Downstairs from the older couple is Miss Lonelyhearts (Judith Evelyn) and to the right of Jefferies' window is the songwriter (Ross Bagdasarian). Each of them stand in for our central characters' self-image. Miss Lonelyhearts play-acts what it must be like to be married and loved. She makes dinners for two despite living alone, ultimately sliding into a near-suicidal depression over the course of the movie as the reality of her loneliness begins to overwhelm her. Hitchcock presents Lisa's identification with the spinster visually, in a brilliant shot where she stands in the apartment directly above that of Miss Lonelyhearts' in virtually the same part of the frame. Both stop in their tracks at the same moment, enchanted by a tune the songwriter has been working on throughout the picture, one he has only managed to crack at that moment. Jefferies, meanwhile, passionate over his career (as an artist of sorts), identifies with the songwriter. Jefferies admires the uncompromising musician, who works on compositions well into the night ignoring sleep and romance in the service of his art. At the conclusion of Rear Window, the songwriter and Miss Lonelyhearts take tentative steps towards romance, bonding over the tune (which we find out is called "Lisa") and foreshadowing Jefferies and Lisa's own romantic resolution.

There is one window I skipped over, the one directly opposite Jefferies' second floor flat. It belongs to Rear Window's antagonist, Lars Thorwald (Raymond Burr). Perhaps it is this window that most frightens Jefferies because he finds himself sympathetic to Thorwald's situation. It represents Jefferies' ultimate fear: to have compromised so much in a relationship, to feel so trapped that he finds the only way to escape his marriage is through murder (a frighteningly real option in a time when divorce led to social ostracizing). The horrific reality of this particular situation compels Lisa to break into Thorwald's apartment. In acting out a way to bring justice to this possible killer, Lisa is physically combating Jefferies' worst fear, hoping to convince him that he would never give in to the darker aspects personified in Thorwald.

Here's a fun time-lapse video of the courtyard, courtesy of Jeff Desom

In Rear Window, Hitchcock's subjective camera does more than offer viewers Jefferies' visual perspective. It also allows viewers to experience his state of mind. Each dwelling represents a compartment of Jefferies' own mind, housing a specific misgiving he has about marrying the eager Lisa. Viewed through this prism of marital commitment, Rear Window proves to be an even more satisfying example of Hitchcock's presdisposition towards the psychological thriller.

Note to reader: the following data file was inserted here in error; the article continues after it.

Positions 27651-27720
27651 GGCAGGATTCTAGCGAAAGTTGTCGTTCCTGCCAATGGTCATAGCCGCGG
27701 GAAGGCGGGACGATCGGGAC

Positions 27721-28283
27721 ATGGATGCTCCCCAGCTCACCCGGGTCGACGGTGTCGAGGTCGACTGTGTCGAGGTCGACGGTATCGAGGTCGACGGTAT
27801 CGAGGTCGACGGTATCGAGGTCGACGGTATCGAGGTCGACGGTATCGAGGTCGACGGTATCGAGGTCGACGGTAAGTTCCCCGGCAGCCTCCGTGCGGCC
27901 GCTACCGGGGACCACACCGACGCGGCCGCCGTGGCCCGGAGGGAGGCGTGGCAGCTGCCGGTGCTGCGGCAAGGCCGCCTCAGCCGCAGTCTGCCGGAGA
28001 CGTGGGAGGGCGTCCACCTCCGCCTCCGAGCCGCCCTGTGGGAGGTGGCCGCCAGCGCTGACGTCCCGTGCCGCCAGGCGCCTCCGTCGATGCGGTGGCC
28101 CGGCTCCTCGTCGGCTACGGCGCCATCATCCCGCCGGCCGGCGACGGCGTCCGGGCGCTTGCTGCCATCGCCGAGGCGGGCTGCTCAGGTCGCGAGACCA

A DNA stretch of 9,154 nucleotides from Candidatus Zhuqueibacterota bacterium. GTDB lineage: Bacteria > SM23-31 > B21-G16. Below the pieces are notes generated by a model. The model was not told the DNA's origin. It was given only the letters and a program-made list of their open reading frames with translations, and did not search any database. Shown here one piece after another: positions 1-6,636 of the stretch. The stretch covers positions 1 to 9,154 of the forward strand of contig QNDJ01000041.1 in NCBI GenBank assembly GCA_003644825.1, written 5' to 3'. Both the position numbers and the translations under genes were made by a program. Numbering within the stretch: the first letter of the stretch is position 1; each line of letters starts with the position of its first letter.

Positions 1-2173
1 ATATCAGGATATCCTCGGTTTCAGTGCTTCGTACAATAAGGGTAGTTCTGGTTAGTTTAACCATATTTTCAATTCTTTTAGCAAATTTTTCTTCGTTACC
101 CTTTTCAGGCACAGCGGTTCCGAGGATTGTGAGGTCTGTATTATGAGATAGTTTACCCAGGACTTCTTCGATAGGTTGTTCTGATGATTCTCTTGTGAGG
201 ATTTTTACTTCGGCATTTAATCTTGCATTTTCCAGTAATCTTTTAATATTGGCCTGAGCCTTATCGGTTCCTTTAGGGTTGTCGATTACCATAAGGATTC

The specific goal of this blogathon is to raise $15,000 to stream the recently found three-reel fragment of The White Shadow (1924) online for free and record the score by Michael Mortilla. The White Shadow was directed by Graham Cutts and written and assistant-directed by the subject of this blogathon, Alfred Hitchcock.

Please donate any amount you can to support the National Film Preservation Foundation by clicking on the button below.

The National Film Preservation Foundation is the nonprofit organization created by the U.S. Congress to help save America's film heritage. They support activities nationwide that preserve American films and improve film access for study, education, and exhibition.


Grand Old Movies said...

Interesting that Jeff identifies with the one window, that of the composer's, that's depicted with bars across it - is this a hint of the entrappment that can come from isolation in one's own art? At least Miss Lonelyhearts ventures outside her apartment. In the party scene in the composer's room, the guests seem isolated within his window bars; it emphasizes his confinement and isolation. Perhaps that's another possible foreshadowing of what might happen to Jeff in not committing to Lisa. Enjoyed your post!

Tony Dayoub said...

I like some of the insights you bring to the table, GOM. Thanks for commenting.

Israel Duarte said...

Interesting. I'm writing a review about this movie. I wish I had this insight of yours. =)